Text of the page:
Yesterday afternoon I was visited by a black bear. It was just rambling through yards looking for overflowing garbage cans. Alas, it found little other than a few dandelions at my place.

It was amiable, generally ignoring my tagging along and taking its picture. It knew I was there, but it wasn’t concerned. It wasn’t until I looked at the pictures that I realized that this bear wore a blaze. 

A blaze is the whitish V-shaped mark on its chest. A large proportion of the black bears in the east wear a blaze; very few in the west do. The last local black bear that I saw sporting a blaze was five years ago.

At one point, it stopped and munched on a dandelion, but the pickings were slim.

Nevertheless, it now and then travelled with its mouth open trying to find something.

Before vanishing into a neighbour’s yard, it stopped and looked back at me as if to say, “You could have been more helpful.”


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4 Responses to Blaze

  1. Beautifully candid images, Alistair. Thank you. They speak to this animal’s decidedly omnivorous diet. Seeing it chow down on silica-rich horsetails in your second last photo made me think of naturalist John Muir’s quote about bears, “To him almost everything is food except granite.”

  2. Allan Hobden says:

    Hi…second last pic, the bear with it`s mouth open – I think I am seeing the nose nostrils pulled back and up from the projecting snout. I would never know this is the way they can keep their nostrils/nose out of the whatever they are chewing on, or eating. Your pic captures this action – is it something you have seen before, and isn`t notable..? In typical pics of a bears face or head – the nose appears to be right at the front/top of the mouth. I find it pretty interesting to see, and to realize. Further, other animals with similar nose/mouth features must be able to do this as well…?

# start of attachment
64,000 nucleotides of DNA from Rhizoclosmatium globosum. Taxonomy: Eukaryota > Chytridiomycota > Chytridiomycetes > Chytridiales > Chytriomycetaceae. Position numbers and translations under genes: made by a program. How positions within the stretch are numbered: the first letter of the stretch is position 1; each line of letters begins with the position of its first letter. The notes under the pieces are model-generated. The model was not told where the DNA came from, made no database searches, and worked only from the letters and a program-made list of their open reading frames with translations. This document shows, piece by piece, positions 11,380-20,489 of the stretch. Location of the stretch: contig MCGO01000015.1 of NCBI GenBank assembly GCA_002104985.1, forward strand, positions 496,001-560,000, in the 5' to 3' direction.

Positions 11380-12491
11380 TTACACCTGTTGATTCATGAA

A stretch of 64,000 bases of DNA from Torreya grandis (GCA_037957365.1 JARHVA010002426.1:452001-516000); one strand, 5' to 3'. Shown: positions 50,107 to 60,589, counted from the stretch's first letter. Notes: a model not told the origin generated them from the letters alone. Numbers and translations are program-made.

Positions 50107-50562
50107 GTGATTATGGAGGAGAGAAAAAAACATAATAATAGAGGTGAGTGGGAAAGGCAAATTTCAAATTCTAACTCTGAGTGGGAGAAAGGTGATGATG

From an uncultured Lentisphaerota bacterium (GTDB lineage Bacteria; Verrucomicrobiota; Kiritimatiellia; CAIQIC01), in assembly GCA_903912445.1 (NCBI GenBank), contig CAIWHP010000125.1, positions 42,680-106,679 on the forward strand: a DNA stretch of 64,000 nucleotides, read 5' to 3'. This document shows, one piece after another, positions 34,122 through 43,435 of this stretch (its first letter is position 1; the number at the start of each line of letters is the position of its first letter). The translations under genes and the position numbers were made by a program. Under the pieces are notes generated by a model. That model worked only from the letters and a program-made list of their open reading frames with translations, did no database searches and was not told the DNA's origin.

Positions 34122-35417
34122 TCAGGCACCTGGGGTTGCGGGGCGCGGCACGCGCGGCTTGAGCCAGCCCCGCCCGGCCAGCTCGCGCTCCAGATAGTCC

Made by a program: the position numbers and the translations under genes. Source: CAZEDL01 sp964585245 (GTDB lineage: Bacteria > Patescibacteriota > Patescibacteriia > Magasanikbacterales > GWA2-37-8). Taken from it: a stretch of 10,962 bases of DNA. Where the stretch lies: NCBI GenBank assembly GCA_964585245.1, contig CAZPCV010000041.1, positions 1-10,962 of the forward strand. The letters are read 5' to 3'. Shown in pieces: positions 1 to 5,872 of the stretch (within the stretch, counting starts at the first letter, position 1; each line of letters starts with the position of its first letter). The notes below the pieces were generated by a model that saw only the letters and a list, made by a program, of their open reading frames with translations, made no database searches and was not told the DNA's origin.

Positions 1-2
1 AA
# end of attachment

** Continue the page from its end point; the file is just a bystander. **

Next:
3. Christine Boyd says:

    Aw, lucky you Alistair. I too was fortunate to see our first bear sighting in the Georama neighbourhood, three weeks ago. Looked like a healthy male bear, approached my front window garden below, then made his way behind a few houses across the road. I was thrilled to see him, but had nothing for him to eat. They are one of Natures’s many wonderful gifts.

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